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Tempest In A Coffee Pot: McDonald’s Hot Coffee Spill Verdict


Proponents of tort reform continue to distort the facts of the McDonald’s hot coffee verdict in their ongoing nationwide attack on the civil justice system. Public opinion has been unfairly influenced by these distortions. The full story of this $2.9 million verdict needs to be told.

In the McDonald’s case, eighty-one year-old Stella Liebeck spilled a small cup of coffee while sitting in a car. She suffered third degree burns over 6% of her body. Her inner thighs, buttocks, genital area and groin were burned. She was hospitalized for eight days and required painful skin grafts and debridement. At the time of the spill, Mrs. Liebeck was trying to remove the cup’s lid to add cream and sugar. She was neither driving the vehicle nor was the vehicle moving.

McDonald’s was well aware that its coffee caused burns. At trial, company documents showed more than 700 customers had complained of coffee burn injuries ranging from mild to third degree in the previous ten years. That amounts to more than on e complaint per week over the decade. Some of the burns were similar to Mrs. Liebeck’s burns. The Wall Street Journal reported that McDonald’s had settled many of these scalding injury claims for more than $500,000.

McDonald’s, known for its fastidious control over franchises, requires keeping its coffee at 180 – 190 degrees Fahrenheit. That is far hotter than coffee sold at other restaurants or coffee brewed at home, which generally ranges from 135 – 140 degrees. McDonald’s quality assurance manager testified that the company knew that a burn hazard existed with a food substance served above 140 degrees. He admitted that the coffee, at the temperature it was poured, was not fit for human consumption because it would burn the mouth and throat. He testified that McDonald’s had no intention of reducing the temperature of its coffee.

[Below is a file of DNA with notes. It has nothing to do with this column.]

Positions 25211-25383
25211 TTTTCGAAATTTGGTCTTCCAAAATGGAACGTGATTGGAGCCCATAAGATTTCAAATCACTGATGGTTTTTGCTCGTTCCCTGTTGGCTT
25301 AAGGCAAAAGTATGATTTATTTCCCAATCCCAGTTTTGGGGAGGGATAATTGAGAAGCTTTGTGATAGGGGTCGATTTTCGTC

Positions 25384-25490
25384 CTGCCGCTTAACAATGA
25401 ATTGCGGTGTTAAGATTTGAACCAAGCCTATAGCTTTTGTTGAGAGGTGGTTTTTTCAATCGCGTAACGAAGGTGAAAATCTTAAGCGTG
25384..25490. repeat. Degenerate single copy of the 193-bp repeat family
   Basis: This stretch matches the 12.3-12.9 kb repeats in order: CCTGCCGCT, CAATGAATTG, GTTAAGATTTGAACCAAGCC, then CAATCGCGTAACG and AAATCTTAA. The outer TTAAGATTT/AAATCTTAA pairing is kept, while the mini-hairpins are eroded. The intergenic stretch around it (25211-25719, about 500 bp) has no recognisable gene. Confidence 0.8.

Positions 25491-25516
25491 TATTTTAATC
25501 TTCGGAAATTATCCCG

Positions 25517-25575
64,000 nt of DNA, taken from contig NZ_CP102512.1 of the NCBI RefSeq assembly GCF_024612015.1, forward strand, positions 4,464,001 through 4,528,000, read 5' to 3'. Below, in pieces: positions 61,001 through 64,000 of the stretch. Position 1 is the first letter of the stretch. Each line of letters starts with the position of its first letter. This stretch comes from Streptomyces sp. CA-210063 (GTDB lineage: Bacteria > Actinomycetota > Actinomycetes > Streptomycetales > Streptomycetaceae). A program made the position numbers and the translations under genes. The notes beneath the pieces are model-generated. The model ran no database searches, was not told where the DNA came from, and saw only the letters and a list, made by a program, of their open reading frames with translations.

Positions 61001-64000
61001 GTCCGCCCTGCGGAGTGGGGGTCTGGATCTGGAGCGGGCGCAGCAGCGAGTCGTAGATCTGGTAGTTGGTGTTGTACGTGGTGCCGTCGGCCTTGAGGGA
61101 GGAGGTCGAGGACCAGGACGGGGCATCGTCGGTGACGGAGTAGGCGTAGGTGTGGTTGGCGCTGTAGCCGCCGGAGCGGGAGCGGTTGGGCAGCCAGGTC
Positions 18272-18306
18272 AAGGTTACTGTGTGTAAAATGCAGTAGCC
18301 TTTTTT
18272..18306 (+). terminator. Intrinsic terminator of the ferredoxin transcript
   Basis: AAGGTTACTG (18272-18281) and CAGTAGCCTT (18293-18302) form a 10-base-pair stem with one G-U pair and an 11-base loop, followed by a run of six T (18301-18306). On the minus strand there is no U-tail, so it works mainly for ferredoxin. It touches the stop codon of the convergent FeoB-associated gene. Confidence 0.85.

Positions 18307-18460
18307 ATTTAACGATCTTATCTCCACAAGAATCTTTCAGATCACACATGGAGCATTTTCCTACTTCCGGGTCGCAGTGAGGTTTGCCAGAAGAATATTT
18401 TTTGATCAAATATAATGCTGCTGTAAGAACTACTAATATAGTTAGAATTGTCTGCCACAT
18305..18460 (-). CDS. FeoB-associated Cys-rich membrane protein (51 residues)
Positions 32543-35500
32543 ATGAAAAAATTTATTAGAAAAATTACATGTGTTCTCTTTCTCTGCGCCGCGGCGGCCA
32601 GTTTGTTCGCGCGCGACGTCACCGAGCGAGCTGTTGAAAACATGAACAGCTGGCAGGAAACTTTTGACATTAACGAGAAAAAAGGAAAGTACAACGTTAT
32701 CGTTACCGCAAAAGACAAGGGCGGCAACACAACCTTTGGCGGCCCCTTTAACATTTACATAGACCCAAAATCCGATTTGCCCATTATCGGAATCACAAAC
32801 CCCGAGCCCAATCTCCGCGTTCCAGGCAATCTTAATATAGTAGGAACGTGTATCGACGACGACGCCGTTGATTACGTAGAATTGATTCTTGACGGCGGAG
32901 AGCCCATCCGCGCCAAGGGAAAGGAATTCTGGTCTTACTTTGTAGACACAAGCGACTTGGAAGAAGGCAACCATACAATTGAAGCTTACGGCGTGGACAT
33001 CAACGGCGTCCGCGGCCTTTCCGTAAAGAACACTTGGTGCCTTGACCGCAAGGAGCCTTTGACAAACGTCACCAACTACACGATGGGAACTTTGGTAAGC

Another McDonald’s executive testified that McDonald’s knew its coffee sometimes caused serious burns, but had not consulted burn experts about it. He testified that McDonald’s had made the decision not to warn customers about the possibility of severe burns. He also testifies that McDonald’s did not intend to change any of its coffee policies or procedures.

The jury quickly arrived at the conclusion that McDonald’s was liable. One juror stated that the case was about the “callous disregard for the safety of the people.” Another juror flatly asserted, “They were not taking care of their customers.”

The jury awarded compensatory damages of $200,000 which they reduced to $160,000 after determining that Mrs. Liebeck was 20% at fault for spilling the coffee. The jury also found that McDonald’s had engaged in willful, reckless, malicious or wanton conduct. It awarded punitive damages of $2.7 million which is the equivalent of two days of company-wide coffee sales. The trial judge reduced the punitive damage award to $480,000, three times the compensatory damages.

The previous 700 complaints of burn injuries had no effect on McDonald’s policies. It took the punitive damage award to drive home the message that McDonald’s coffee was too hot. A post-verdict investigation revealed that the local Albuquerque McDonald’s where Mrs. Liebeck had been injured had lowered its coffee temperature to 158 degrees. Because of the effort to recover damages in this case, injuries have been prevented. Once again, the civil justice system had a direct positive impact upon the safety and well-being of consumers.

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